User Experience Linking – Invision – This freemium website allows you to have one project for free at a time, which is usually enough for basic needs. The tool allows you to upload .pdf files and then connect them via buttons and links, showing a more complete user experience.

The design process

Every designer has a different workflow. There is no right or wrong way to go through a design. Some go straight from sketch to Wireframe to code, While others never create a sketch and just go from wire-framing to building out the website. Again there is no right or wrong way. But here are a couple of the more popular design processes.

  • sketch > wireframe > visual >code
  • sketch > wireframe > high def wireframe > visual >code
  • wireframe > high def wireframe > visual > code
  • sketch > code
  • wireframe > interactive prototype >visual >code

Let’s explain some of these terms. 


A sketch is a rough drawing of what your website’s layout should be. This is usually done with simple square blocks. No details.


Wireframing involves digitizing the rough sketch. This involves going into a tool like Sketch App or Figma and creating the website in a very basic format.


The visual stage is where you add your placeholder images, placeholder text, and colors, basically making the website look like it will ultimately end up looking like.

high-def Wireframe

After creating a wire-frame, some designers opted for something called a high-def wire-frame. This is basically the same Wire-frame but with much greater detail. This is also the phase where you start adding black and white or grayscale images just to flush out the design and make it look a little bit more like what it will ultimately look like. 


The coding stage is when we finalize our design and hand it over to the developer ready to be coded, or if you’re the person who is writing the code of the website or simply putting it together on a Content management system, then this is the stage where you will end up finishing the website.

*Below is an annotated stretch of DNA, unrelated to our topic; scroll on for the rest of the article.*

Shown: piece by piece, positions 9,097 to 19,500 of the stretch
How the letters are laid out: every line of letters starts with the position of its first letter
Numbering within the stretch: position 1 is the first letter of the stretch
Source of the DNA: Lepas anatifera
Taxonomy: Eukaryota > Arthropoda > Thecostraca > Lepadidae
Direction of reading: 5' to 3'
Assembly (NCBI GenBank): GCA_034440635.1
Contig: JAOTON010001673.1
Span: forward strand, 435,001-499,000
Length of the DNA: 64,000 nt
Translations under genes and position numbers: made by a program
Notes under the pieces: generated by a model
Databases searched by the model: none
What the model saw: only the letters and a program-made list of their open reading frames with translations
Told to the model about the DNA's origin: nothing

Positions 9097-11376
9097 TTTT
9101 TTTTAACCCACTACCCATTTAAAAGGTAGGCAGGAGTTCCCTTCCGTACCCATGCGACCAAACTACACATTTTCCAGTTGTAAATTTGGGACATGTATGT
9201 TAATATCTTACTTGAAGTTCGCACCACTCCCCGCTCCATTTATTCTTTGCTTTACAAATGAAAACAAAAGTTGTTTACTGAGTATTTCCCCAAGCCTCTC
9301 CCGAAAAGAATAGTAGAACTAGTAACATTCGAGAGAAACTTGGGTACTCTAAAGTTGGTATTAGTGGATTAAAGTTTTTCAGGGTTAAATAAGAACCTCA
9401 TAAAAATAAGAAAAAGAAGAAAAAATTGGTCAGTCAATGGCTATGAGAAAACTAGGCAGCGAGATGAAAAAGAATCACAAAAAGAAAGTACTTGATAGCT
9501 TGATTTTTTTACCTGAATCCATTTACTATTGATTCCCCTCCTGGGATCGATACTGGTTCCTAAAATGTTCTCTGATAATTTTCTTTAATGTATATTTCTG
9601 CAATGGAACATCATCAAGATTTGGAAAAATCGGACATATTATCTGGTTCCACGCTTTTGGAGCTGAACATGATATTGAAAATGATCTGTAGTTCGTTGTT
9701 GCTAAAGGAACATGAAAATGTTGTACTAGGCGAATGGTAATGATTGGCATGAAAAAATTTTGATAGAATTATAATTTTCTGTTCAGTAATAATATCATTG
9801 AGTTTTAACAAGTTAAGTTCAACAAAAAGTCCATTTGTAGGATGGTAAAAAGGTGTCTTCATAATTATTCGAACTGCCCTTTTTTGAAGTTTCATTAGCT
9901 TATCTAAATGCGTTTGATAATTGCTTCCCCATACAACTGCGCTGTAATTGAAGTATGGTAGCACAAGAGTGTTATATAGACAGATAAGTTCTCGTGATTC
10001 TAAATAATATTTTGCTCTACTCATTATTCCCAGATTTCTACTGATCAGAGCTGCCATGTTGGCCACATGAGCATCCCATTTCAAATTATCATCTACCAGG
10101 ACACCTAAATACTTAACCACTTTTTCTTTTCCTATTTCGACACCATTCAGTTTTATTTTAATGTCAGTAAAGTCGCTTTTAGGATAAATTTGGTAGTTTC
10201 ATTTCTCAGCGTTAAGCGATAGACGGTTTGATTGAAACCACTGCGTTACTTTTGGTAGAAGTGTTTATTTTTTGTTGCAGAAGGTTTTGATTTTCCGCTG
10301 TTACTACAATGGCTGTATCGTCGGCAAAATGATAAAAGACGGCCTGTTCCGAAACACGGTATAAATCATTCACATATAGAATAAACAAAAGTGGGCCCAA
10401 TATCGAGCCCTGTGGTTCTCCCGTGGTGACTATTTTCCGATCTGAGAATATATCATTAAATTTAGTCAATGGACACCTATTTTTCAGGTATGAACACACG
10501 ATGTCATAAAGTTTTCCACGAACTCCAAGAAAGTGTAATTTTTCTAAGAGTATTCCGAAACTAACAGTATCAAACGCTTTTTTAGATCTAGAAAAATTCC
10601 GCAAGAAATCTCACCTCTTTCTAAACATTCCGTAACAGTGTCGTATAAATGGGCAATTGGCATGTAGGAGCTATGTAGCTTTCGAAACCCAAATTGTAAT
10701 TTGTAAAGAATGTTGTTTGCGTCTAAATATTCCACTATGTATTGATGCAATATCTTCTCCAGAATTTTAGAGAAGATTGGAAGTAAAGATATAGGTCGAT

I think it’s worth repeating that you don’t have to go through all of these steps. Some people go straight from a rough sketch on their notebook to working on the code, but the more steps in between, the less likely it is for any unforeseen design Evers to show up. And, you know what they say…

“measure twice, cut once.” 


Designing the layout

Now that we understand a little bit more about the design process, how do we actually start designing the layout? Well, it all starts with selecting a grid. Think of this as selecting the lames or roads that your elements will ultimately fit into.

Your layout can be as simple as four columns, so long as your elements fit nicely and evenly—Emphasis on evenly. You want all of your elements to be symmetrical. This is why we typically opt-in for even-numbered grids.

I should also note that you don’t need the same layout for every type of website. Think about it. A website that is supposed to be a shop, we’ll probably have a different layout than a website that is meant to be a blog. So, don’t be afraid to completely change up the layout and design of your website, so long as the design has a user-first approach. Remember, ultimately, they will be the ones that are going to be using the site.


During the design process, you should make changes and refine your Wire-frame to meet your clients’ requirements. That’s the basics of wire-framing in a nutshell. It really is quite simple. It’s all about planning before executing.

Lesson One: Create a Blogs@Baruch site
Lesson Two: Introduction to HTML
Lesson Three: Introduction of CSS
Lesson Four: Introduction to UX/UI
Lesson Five: Wire-framing
Lesson Six: Typography